For example, if the accident turns out to be caused by negligence on the part of the crane supplier or one of their operators, then the injured worker can file a claim against that supplier (as long as they are not employed by them). This would allow the worker to recover damages for intangible losses such as pain-and-suffering, psychological trauma, and loss of enjoyment.

There may also be cases in which a product manufacturer is at fault for the crane accident. For example, if there is a faulty design in the machine that causes it to tip over, then those who are injured may be able to file a product liability claim against the designer. Or if the accident is caused by a defective part that results in the machinery malfunctioning, then they might be able to file a claim against the part manufacturer or distributor.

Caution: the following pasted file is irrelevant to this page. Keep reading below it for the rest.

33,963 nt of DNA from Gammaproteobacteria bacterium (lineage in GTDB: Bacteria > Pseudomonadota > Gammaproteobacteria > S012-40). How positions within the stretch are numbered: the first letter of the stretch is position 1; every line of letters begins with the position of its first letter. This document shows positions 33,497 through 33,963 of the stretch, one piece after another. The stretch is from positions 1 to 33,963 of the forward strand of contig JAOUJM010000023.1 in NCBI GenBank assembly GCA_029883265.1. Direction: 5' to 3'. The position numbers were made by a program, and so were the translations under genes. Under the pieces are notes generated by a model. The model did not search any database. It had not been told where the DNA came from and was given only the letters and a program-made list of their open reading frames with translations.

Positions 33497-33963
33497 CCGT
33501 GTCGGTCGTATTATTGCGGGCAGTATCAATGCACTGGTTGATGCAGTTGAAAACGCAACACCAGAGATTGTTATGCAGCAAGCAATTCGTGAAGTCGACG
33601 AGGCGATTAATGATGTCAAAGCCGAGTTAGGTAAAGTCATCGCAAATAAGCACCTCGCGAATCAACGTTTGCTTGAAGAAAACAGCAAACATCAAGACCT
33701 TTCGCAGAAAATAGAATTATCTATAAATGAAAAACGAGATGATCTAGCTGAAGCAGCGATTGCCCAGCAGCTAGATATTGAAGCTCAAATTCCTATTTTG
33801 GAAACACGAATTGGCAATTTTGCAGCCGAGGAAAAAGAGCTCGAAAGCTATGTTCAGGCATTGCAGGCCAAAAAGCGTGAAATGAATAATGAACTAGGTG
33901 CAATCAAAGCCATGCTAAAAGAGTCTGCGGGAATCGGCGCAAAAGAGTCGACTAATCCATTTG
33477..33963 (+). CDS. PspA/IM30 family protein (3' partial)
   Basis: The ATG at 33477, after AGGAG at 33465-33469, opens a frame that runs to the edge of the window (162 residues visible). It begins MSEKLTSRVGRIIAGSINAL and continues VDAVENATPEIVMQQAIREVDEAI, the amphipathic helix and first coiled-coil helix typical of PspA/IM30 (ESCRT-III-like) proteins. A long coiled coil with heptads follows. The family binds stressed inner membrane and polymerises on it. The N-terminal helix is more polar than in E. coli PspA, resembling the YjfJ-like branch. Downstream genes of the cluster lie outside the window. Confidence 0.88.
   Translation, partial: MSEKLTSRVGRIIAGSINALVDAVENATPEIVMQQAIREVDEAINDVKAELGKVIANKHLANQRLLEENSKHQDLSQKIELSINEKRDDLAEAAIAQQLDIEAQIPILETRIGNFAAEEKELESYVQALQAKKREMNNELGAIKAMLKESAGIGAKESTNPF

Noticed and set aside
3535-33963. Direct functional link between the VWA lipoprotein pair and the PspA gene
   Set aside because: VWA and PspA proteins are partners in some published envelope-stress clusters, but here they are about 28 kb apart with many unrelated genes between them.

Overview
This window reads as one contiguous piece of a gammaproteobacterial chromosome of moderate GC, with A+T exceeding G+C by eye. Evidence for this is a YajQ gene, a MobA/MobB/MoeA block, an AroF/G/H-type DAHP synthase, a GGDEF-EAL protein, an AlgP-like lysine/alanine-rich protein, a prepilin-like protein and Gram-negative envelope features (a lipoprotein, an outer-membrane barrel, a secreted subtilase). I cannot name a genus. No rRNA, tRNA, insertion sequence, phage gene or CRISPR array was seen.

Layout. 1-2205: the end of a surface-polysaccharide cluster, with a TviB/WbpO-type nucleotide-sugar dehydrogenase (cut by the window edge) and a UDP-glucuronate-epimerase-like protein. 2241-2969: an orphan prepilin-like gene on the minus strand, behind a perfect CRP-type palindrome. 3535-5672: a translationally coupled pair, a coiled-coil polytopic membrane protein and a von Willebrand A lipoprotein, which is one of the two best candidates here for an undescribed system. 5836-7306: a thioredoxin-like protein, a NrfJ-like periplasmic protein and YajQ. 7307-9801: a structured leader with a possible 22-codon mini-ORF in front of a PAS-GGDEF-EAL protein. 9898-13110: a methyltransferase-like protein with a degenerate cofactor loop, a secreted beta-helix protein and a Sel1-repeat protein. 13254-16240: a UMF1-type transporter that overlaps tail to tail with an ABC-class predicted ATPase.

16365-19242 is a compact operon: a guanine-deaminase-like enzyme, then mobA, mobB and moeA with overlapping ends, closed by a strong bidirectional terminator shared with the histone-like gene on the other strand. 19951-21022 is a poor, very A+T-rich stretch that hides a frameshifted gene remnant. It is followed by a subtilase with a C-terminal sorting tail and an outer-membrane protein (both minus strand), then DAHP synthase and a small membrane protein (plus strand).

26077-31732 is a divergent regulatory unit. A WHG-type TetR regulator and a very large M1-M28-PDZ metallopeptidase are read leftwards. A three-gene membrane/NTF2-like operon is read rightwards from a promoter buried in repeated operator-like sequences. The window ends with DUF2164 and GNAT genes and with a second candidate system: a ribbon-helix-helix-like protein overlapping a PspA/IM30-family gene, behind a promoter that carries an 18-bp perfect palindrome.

Every case is different, and there are always unique circumstances and factors that contribute to a construction site accident. For this reason, an extensive investigation would be necessary to determine the cause of the crane accident and which party (or parties) could be held liable.

With a case like this, be sure to work with attorneys who have in-depth experience successfully pursuing workplace accident personal injury claims. These types of claims tend to be far more complicated than something like a standard auto accident, and you need attorneys in your corner who understand the complexities and nuances that they are likely to encounter, and who know what to look for in order to ensure that those who are responsible are held fully accountable.

Contact an Experienced West Virginia Construction Site Accident Attorney